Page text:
|Dragon Book - update necessary? firstname.lastname@example.org (Pred.) (2000-10-08)|
|Re: Dragon Book - update necessary? email@example.com (Randall Hyde) (2000-10-10)|
|Re: Dragon Book - update necessary? LLkParsing@aol.com (2000-10-12)|
|Re: Dragon Book - update necessary? firstname.lastname@example.org (Randall Hyde) (2000-10-15)|
|Re: Dragon Book - update necessary? email@example.com (Bruce Hoult) (2000-10-19)|
|Re: parsing C++, was Dragon Book - update necessary? firstname.lastname@example.org (2000-10-22)|
|Date:||22 Oct 2000 01:22:28 -0400|
|Organization:||Georgia Institute of Technology, Atlanta GA, USA|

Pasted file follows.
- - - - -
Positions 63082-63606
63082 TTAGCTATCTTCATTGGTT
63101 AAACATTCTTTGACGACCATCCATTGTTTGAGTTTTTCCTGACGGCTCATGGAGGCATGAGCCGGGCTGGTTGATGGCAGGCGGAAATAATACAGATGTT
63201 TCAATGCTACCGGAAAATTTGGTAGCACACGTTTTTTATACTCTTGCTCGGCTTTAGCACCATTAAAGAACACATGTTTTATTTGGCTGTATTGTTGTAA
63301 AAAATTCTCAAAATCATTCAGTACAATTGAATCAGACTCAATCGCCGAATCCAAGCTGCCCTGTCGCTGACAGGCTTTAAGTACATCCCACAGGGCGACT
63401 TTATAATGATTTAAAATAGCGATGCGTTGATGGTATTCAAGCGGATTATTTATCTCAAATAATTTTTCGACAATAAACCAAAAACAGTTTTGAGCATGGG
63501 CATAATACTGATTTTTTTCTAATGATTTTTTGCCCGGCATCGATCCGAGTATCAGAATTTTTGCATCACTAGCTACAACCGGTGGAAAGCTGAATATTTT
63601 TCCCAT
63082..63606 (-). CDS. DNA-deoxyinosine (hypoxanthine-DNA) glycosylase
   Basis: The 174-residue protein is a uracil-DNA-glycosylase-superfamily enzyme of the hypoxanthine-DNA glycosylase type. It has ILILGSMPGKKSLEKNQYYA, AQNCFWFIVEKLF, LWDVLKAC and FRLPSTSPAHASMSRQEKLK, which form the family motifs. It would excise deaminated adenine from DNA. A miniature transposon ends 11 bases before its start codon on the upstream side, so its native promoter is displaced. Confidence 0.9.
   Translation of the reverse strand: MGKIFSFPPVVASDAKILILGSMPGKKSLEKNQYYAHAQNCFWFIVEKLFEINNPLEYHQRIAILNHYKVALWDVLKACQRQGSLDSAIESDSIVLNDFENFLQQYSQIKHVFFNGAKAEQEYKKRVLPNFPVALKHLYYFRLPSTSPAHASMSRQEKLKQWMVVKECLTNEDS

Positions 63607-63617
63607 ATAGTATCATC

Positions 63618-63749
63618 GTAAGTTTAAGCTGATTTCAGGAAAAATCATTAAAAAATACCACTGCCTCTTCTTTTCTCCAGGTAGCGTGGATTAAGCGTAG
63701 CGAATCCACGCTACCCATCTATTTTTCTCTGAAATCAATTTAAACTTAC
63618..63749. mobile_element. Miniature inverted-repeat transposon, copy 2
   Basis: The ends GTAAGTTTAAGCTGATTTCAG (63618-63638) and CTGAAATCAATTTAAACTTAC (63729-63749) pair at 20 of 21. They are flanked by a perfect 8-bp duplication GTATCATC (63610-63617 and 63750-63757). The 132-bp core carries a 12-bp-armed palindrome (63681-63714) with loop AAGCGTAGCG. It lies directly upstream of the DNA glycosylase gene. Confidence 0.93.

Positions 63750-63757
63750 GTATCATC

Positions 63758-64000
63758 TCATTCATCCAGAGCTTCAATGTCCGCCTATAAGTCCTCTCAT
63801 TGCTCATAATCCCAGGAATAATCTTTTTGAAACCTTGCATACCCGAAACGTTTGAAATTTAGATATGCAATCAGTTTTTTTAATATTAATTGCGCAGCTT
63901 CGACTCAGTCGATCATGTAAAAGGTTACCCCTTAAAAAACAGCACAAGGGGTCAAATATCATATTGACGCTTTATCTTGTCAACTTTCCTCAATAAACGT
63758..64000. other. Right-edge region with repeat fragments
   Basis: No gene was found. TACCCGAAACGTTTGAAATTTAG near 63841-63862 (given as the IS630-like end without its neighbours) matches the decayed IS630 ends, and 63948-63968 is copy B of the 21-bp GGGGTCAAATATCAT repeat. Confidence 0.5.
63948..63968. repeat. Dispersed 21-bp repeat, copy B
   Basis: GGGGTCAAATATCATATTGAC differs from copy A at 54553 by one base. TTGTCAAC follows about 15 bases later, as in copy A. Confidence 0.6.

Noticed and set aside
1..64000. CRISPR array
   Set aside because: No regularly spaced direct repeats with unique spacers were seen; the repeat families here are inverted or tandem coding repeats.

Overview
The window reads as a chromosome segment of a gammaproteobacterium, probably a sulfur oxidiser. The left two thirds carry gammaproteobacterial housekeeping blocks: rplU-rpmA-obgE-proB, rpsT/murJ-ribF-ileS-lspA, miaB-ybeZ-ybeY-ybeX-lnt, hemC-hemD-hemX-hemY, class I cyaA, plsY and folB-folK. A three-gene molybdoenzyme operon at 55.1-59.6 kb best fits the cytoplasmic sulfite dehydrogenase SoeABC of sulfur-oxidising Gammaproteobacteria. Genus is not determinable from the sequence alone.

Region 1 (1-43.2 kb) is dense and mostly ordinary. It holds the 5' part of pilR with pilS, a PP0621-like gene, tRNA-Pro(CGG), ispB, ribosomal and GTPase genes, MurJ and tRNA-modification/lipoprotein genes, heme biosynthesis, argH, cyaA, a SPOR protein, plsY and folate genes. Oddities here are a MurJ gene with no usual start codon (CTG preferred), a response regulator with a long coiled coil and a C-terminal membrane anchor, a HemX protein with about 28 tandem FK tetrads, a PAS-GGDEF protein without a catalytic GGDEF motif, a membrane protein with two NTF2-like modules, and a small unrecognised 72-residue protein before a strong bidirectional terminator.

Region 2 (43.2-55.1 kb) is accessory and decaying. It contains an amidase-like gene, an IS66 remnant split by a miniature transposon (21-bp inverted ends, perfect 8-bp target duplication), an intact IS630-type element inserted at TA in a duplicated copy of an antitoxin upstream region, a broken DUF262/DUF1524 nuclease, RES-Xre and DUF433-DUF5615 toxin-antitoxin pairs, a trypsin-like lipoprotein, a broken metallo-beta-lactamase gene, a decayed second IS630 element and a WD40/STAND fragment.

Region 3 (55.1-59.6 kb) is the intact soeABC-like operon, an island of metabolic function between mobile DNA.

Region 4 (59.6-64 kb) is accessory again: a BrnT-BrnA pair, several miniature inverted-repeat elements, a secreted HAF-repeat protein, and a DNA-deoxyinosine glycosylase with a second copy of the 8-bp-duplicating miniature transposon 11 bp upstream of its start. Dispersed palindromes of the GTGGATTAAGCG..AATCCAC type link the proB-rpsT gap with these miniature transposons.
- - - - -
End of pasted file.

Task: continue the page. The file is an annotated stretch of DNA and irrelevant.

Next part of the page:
|References:||00-10-061 00-10-067 00-10-093 00-10-109 00-10-130|
Bruce Hoult <email@example.com> writes:
> Bjarne Stroustrup once said on BIX (hmm .. are you *that* rhyde?) that
> one of his biggest mistakes in cfront was in allowing the other Bell
> Labs guys to convince him to use yacc and that he'd love to have the
> funds to get an intern to redo it as recursive descent. The reason
> was that recursive descent is more work upfront but you get good error
> messages almost for free, while yacc is easy to get going but the work
> required to get decent error messages was nearly unbounded.
Of course, nowadays there are yacc-like tools that will generate
recursive-decent parsers. ANTLR comes to mind.
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